By Jessica Mathews /

It may be early November but the snow is already starting to fly in parts of Michigan and plow crews are preparing for another busy winter travel season posing some unique challenges and emphasizing safety.

The latest Talking Michigan Transportation podcast focused on how road agencies are preparing for winter maintenance operations and recruiting plow drivers. It was stated that coming out of a pandemic, there’s an ongoing workforce shortage, which is having some effect on the ability to recruit and train enough drivers to keep roads clear of snow and ice. The job involves a lot of responsibility with driving such a large vehicle mixing with traffic and congestion and people driving a lot of different speeds.

MDOT Director of Communications Jeff Cranson said they try to balance mobility and safety and it’s delicate – adding he has a little bit of anxiety about going into this winter. He noted that last winter, we were still in the throes of the pandemic and driving hadn’t returned to pre-pandemic levels but now it largely has across the state. Cranson said people also started speeding like crazy and driving more carelessly during the pandemic and they don’t have any reason to think that’s going to change this winter.

Also joining the podcast were two employees described as veterans of MDOT maintenance forces. They reminded people to not crowd the plow, saying the job is already dangerous and challenging enough that involves long hours in bad weather and in many instances, “the public pushing you around”.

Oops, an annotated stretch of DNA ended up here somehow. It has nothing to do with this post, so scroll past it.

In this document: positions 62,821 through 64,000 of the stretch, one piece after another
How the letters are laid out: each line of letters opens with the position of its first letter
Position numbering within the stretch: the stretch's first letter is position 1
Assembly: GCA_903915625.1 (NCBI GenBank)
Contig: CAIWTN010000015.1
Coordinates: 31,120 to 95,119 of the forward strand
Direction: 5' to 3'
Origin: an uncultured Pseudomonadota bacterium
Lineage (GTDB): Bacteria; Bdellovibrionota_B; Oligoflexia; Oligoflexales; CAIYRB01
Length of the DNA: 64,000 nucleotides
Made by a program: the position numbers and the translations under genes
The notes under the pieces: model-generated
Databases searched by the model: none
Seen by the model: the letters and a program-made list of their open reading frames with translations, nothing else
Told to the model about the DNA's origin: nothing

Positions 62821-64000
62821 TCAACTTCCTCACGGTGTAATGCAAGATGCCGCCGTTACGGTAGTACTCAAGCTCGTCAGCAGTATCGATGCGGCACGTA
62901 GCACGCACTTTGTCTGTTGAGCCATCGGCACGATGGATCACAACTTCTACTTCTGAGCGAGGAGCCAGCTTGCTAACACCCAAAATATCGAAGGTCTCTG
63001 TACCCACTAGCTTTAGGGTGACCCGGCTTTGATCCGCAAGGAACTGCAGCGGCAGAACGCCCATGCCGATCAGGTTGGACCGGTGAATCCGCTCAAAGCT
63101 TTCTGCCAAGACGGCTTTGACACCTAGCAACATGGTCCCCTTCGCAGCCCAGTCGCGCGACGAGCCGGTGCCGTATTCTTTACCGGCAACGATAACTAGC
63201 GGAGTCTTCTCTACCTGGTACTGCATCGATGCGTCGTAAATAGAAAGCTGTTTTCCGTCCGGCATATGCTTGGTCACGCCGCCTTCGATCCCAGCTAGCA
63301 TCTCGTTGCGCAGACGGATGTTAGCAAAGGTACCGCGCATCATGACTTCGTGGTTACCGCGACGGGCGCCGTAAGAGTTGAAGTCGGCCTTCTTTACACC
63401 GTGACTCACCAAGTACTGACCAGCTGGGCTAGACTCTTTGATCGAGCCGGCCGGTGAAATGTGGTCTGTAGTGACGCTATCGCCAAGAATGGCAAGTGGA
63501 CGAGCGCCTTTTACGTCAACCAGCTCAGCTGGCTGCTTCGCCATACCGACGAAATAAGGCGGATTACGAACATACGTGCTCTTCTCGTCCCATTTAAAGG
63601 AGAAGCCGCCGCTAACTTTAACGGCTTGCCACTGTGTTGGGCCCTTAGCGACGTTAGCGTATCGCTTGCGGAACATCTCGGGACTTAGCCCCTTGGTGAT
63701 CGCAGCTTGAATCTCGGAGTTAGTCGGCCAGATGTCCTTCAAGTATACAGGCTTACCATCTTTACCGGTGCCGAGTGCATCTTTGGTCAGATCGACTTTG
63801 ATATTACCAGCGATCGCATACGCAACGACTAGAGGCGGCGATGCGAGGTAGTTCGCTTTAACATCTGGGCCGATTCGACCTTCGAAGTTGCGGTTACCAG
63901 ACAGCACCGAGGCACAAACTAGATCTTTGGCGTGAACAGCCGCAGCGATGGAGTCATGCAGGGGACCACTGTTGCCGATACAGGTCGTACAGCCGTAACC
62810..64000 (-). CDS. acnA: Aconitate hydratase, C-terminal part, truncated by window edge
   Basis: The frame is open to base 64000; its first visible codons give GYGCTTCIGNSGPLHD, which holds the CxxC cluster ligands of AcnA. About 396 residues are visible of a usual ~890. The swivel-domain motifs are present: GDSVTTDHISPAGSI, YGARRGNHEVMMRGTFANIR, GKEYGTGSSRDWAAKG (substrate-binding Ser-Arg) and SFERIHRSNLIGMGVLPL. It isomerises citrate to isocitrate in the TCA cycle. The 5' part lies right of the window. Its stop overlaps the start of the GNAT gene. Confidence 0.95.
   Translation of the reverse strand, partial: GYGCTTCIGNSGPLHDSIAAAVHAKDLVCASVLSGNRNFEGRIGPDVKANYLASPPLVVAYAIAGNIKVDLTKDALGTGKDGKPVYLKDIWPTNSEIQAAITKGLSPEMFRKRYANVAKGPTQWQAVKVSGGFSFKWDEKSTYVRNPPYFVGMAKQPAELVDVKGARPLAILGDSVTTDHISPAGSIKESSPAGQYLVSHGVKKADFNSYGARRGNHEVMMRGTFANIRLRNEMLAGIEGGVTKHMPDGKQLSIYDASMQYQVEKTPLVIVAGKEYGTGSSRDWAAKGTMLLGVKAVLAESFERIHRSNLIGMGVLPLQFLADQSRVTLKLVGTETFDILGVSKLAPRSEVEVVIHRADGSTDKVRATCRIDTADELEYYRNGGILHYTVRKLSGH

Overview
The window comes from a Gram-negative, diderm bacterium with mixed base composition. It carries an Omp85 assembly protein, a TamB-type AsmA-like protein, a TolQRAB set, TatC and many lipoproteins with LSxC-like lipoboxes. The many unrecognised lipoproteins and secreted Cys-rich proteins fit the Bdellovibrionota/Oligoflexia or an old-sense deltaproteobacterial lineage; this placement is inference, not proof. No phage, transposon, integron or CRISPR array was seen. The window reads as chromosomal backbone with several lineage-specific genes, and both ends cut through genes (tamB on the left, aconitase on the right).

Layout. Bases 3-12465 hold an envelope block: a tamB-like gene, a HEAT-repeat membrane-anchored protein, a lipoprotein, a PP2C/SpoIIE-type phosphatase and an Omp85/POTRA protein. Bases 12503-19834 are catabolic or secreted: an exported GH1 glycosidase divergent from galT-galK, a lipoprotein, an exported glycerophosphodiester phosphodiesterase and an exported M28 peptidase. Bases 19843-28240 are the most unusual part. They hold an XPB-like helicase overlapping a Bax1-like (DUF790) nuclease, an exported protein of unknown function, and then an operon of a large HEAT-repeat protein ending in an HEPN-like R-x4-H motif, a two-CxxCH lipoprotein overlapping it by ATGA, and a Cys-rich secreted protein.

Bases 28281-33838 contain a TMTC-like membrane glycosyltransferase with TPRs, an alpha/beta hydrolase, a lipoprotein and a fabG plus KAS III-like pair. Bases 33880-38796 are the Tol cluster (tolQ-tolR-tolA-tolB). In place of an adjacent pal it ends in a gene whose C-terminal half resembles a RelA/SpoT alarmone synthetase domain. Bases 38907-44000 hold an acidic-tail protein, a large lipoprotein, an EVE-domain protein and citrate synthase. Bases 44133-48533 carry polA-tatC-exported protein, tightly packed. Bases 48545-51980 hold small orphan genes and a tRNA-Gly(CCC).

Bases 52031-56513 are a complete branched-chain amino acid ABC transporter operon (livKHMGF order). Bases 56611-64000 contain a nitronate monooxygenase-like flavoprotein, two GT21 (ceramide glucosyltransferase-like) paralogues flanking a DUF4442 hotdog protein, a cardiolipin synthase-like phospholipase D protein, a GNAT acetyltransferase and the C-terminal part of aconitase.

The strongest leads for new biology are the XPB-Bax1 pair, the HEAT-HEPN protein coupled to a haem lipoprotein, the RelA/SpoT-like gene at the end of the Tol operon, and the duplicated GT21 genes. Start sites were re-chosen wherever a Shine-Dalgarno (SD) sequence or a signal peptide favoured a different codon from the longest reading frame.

MDOT employee Jerry Danforth, in addition to other maintenance duties, was said to have spent a fair amount of time behind the wheel piloting a plow truck. He talked about his experiences plowing snow and the need for other drivers to keep a safe distance. Danforth said they ask that people watch out for the trucks, give them space and try not to pass on the direction they’re throwing snow as they’re dealing with challenges all the time out there - especially recruiting people.

MDOT typically puts down 450,000 tons of salt every winter and is looking at ways to reduce waste and costs as the state typically spends between $25-$30 (m) million on salt. MDOT and other states share best practices and also discussed were innovations that MDOT is studying to conserve salt use by using brine and other agricultural products, providing environmental benefits.

MDOT is expanding a program started last winter that involves applying liquid salt to three trunklines: M-43 in Grand Ledge, M-20 in Mt. Pleasant, and M-66 in Montcalm County.

The liquid is a 23% salt solution sprayed instead of spreading rock salt. It's been used for a few years in other states, and MDOT is examining the efficiency of the practice for expanded use statewide in the future. The liquid stays where it's sprayed, eliminating the "bounce and scatter" of spreading rock salt, which results in some waste. The liquid program further reduces the amount of salt being introduced into the environment. MDOT will continue to expand the liquid use as best practices are learned and the needed equipment is acquired.

A link to the podcast is provided.